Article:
Adoption is challenging. There are fewer healthy infants available for adoption, according to the US government’s child welfare information gateway, “in part because of the decreased stigma regarding single parenting, so the wait for a healthy infant can be long. Agency and birth family preferences also play a significant role.” Some potential birth mothers, or the agencies trying to match them with potential adoptive parents, still hold a traditional view of parenting – that a child needs a mother and father to have healthy growth and development.

However, studies have shown that children raised in single adoptive parent families can flourish. Some children who have experienced trauma or attachment difficulties may benefit more with just one adoptive parent who can provide a higher degree of consistency and emotional safety. The amount of single parent adoptions is also growing. Agency adoptions, or adoptions from within the national foster care system were finalized by over one-third single parents, not married couples.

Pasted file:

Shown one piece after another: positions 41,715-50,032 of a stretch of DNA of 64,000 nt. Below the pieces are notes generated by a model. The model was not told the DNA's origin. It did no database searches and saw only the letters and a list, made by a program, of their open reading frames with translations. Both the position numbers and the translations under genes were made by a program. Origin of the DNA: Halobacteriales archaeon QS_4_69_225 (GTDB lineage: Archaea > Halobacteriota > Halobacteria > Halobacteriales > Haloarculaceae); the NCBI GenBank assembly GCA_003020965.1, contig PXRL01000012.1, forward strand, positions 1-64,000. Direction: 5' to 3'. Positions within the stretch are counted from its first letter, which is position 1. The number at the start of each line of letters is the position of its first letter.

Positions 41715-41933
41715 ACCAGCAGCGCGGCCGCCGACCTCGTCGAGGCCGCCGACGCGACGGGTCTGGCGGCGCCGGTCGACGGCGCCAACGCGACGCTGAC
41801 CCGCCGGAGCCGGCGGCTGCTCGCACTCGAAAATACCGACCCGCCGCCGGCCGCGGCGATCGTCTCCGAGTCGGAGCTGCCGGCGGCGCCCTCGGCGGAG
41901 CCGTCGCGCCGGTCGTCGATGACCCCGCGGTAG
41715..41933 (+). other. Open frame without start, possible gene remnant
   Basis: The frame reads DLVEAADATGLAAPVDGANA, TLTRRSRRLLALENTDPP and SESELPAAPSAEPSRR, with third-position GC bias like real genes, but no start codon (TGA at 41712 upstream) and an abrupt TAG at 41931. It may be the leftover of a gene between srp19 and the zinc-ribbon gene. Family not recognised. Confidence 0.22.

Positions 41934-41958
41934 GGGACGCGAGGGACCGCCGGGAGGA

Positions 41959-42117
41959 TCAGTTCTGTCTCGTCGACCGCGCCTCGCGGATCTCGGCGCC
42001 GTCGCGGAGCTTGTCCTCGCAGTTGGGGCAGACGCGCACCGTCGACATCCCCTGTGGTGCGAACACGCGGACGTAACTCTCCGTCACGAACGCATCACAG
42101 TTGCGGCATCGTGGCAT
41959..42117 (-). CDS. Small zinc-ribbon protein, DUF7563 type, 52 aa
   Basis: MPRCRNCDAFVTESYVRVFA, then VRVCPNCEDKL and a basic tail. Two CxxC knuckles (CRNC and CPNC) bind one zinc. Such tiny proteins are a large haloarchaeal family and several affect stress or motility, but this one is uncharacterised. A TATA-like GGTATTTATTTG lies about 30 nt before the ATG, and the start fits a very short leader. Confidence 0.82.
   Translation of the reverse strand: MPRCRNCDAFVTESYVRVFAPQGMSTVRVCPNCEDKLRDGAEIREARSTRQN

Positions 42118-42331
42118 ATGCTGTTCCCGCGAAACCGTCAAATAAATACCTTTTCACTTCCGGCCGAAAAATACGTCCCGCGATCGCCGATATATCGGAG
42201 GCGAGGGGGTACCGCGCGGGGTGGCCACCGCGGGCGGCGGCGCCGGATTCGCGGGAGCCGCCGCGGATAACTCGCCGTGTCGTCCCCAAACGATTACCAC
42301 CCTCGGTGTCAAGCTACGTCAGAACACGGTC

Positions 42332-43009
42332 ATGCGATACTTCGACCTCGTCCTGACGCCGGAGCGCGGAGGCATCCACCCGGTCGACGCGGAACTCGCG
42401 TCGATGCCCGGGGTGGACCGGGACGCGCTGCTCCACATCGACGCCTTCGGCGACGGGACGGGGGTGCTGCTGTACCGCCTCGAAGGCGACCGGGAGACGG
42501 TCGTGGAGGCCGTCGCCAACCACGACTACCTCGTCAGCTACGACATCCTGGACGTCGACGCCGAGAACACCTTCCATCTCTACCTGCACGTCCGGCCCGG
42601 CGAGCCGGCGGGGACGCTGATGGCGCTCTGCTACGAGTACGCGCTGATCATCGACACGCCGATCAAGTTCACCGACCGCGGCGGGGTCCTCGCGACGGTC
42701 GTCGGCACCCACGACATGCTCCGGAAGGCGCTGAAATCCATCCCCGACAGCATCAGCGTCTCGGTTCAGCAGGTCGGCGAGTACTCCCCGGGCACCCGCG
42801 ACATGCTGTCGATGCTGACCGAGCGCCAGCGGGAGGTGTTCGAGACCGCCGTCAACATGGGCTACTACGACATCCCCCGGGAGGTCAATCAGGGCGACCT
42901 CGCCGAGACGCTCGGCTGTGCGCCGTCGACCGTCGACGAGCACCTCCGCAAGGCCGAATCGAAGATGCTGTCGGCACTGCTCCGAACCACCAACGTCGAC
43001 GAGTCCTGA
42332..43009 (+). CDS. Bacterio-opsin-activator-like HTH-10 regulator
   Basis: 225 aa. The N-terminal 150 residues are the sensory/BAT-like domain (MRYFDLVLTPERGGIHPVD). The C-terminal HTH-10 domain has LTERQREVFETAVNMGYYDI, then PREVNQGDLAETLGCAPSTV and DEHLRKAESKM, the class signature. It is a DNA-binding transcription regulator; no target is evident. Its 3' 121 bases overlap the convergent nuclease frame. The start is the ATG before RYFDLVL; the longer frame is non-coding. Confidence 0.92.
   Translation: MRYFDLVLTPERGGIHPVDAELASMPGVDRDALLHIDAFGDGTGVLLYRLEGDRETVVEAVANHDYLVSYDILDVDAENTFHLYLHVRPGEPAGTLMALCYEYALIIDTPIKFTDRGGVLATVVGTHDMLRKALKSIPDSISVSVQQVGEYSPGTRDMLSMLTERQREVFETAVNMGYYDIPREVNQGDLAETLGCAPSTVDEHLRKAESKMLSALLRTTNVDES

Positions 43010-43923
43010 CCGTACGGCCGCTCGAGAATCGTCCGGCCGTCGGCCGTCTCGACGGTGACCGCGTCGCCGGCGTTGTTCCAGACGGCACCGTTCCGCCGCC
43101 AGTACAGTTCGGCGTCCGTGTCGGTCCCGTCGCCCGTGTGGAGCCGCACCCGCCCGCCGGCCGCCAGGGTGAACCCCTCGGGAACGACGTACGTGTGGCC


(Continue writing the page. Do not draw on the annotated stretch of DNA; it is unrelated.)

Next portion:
For women who do not want to adopt, trying to have their own child via surrogacy can also be problematic. According to the Center for Disease Control and Prevention, about 12 percent of American women of reproductive-age have difficulty with fertility and carrying a pregnancy to term. For the women who want elect to use third-party assisted reproductive technology (surrogacy and genetic material donation), a lot of their obstacles will depend on what state they call home.

Since 1988, each state has created its own unique laws governing surrogacy agreements. Some states, like California, have statutes like Family Code 7962 laying out the ways in which contracts ought to be drafted to be legitimate. However, other states like New Jersey and Louisiana have laws in place permitting surrogacy only to heterosexual married couples who are using their own genetic material and work with an uncompensated gestational carrier (surrogate).

Practicing law in California and helping single women grow their families through adoption or surrogacy makes me tremendously proud. The laws in this state are welcoming and encouraging to all would-be parents, regardless of their marital status.

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